Iraqi protesters reject 'any candidate' with ties to ruling elite and Iran

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Hind Al Soulia - Riyadh - Iraqi protesters rejected the nomination of Assad Al Eidani as the country’s next prime minister, on Thursday, demanding an independent candidate to head the government.

Demonstrators have rallied for almost three months in attempt to ouster the political ruling elite that has run the oil-rich yet poverty-ridden country since 2003.

The rejection comes President Barham Salih said he is "prepared to resign" in protest against the nomination of Mr Al Eidani to the premiership.

Mr Salih said in a letter to parliament that he would rather resign than appoint someone to the position who would be rejected by protesters.

He explained the constitution does not give him the right to reject nominees for the premiership, so he was ready to submit his resignation to parliament.

Outgoing Prime Minister Adel Abdul Mahdi announced his resignation in November after the most powerful religious authority, Grand Ayatollah Ali Al Sistani, withdrew support for his government.

Mr Al Eidani, who is the governor of Basra and former minister of youth and sports, is the latest candidate to be chosen by a pro-Iranian parliamentary bloc.

"We don't want Assad the Iranian," shouted protesters in the souther city of Kut.

Protesters wave the Iraqi national flag at a roadblock in the southern city of Basra. AFP

A protester holds a national flag as he stands by a fire in Basra. AFP

A protester draped in a national flag stands by a fire in Basra. AFP

A protester wearing face-paint imitating "The Joker" poses for a picture near a sit-in by Senak bridge over the Tigris in Baghdad. AFP

A protester looks out from a tent on the Senak bridge. AFP

A Christmas tree is decorated with national flags and the pictures of protesters who were killed in clashes at Tahrir Square. EPA

A protester walks by crossed pictures of senior Iraqi officials in Tahrir Square. EPA

Protesters stage a sit-in near Tahrir Square. AP Photo

Protesters stage a sit-in on barriers at the Senak bridge leading to the heavily fortified Green Zone. AP Photo

A view of concrete barriers forming a barricade along Senak bridge. AFP

Protesters stage a sit-in on barriers at the Ahrar bridge. AP Photo

A view of the sit-in beneath the abandoned "Turkish Restaurant" building overlooking Tahrir Square. AFP

Protesters stage a sit-in while security forces close the Ahrar Bridge. AP Photo

Demonstrators rallied in Baghdad’s Tahrir Square and across southern provinces on Thursday demanding an independent candidate to take the vacant position.

Roads and bridges were blocked in various cities after several buildings were set alight on Wednesday night.

Smoke and flames from burning tyres in Nasiriyah, Basra and Diwaniyah blocked major roads and bridges across the Euphrates all night, AFP reported.

In Nasiriyah, demonstrators set the provincial government building on fire for a second time since the protests began and protesters also torched the new headquarters of a pro-Iran militia in Diwaniyah.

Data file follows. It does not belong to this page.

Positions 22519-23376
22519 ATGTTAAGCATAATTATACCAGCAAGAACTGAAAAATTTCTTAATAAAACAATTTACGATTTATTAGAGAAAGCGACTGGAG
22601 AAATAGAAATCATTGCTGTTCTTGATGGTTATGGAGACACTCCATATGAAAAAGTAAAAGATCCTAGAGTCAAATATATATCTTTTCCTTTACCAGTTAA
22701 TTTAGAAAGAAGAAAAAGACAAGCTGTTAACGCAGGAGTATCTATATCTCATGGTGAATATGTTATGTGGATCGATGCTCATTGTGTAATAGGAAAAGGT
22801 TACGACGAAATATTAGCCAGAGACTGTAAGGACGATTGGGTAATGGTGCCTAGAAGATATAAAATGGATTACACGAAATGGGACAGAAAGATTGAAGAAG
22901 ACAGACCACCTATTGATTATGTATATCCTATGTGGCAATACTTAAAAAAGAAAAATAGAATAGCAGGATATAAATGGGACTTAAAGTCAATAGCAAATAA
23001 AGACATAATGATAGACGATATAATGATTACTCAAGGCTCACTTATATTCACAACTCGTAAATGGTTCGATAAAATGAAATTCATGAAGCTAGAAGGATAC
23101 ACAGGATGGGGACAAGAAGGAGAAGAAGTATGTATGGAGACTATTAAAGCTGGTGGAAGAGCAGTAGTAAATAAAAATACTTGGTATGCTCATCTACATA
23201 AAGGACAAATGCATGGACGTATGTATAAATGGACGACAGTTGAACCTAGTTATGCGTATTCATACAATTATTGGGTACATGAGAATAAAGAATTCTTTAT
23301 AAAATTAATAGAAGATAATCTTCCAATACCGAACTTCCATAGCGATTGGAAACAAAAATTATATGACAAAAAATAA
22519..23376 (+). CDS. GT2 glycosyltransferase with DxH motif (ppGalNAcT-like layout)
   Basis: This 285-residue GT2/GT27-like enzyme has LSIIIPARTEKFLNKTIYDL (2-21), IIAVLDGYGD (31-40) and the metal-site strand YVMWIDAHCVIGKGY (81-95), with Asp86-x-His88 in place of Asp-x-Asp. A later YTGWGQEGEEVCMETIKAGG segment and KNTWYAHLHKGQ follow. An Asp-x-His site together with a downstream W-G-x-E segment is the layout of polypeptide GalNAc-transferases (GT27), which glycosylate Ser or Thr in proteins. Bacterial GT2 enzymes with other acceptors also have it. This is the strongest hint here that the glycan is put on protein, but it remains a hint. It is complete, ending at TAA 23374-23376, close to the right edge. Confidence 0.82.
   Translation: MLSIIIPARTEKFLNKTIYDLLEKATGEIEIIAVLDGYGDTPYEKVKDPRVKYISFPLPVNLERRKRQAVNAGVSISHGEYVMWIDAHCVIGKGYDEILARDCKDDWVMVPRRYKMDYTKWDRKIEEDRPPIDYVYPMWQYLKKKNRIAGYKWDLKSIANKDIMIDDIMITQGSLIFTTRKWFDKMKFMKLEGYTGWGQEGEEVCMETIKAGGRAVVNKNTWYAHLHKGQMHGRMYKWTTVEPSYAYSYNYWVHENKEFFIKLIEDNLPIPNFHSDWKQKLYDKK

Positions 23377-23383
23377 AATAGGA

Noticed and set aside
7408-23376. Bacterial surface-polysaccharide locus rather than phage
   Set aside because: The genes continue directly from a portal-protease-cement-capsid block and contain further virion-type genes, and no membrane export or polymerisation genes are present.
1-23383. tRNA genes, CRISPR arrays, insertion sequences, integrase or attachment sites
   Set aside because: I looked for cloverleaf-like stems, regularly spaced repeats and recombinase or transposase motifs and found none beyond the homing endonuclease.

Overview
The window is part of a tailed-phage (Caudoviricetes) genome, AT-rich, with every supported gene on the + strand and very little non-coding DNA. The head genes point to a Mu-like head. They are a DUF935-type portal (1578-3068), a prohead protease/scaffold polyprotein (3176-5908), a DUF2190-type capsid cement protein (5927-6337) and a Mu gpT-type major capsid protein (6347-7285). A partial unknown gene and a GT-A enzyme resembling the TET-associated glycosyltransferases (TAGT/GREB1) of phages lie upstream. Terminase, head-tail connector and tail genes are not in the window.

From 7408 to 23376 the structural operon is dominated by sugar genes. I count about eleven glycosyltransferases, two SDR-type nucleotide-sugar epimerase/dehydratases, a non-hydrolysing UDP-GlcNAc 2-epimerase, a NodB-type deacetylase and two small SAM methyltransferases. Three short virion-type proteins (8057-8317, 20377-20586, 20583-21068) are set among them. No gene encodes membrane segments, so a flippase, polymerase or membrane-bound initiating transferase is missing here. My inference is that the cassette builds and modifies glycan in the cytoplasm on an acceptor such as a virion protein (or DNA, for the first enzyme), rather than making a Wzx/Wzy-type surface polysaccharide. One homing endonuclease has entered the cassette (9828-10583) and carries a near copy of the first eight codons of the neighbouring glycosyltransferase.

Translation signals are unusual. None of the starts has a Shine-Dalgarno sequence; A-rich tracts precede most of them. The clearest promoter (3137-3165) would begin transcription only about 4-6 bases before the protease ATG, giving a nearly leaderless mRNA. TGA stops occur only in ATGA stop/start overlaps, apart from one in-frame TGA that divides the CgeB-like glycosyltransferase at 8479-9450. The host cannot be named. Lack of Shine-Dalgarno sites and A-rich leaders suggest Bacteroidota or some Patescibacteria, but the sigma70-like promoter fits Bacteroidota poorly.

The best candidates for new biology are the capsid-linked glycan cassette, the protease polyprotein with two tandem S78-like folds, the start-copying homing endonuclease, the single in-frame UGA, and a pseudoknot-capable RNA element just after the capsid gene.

They are calling for a technocrat leader who has no ties to Iran and the political system set up after the US invasion that ousted dictator Saddam Hussein.

More than 450 people have been killed and 25,000 injured since the protest movement started in early October.

Outgoing higher education minister, Qusay Al Suhail, who was nominated by the Binaa parliamentary bloc but rejected by the public, withdrew his nomination for prime minister late Wednesday.

A deadline to name a new prime minister has been missed twice over disagreements over which is the largest bloc in the parliament following last year's elections.

There are currently two main blocs; Islah, led by populist Shiite cleric Muqtada Al Sadr, and Binaa, headed by Hadi Al Amiri.

But the numbers in the blocs have continued to change since last year's elections, with an unknown number of lawmakers leaving some blocs and joining others.

The development came as parliament passed a new electoral law on Tuesday, which has done little to calm public anger.

The new law would divide Iraq into districts with a member of parliament elected from each.

It will allow voters to elect individual politicians instead of choosing from party lists.

In addition, each member of parliament will get to represent a specific electoral district instead of groups of legislators.

It was welcomed by the majority of political parties but was rejected by the previous vice president Ayad Allawi’s Al Watanya coalition.

“The coalition expressed its shock at the passing of the law. The parties that possess money and weapons are the biggest beneficiaries of this law, and they will not pay attention to the public’s demands,” a coalition statement said.

“The adoption of this law is full of mines and would shatter the hopes of early election as it violates the constitution,” the statement said.

It is unlikely the electoral law alone will be enough to quell the rising discontent of Iraq's protesters.

Updated: December 26, 2019 06:40 PM

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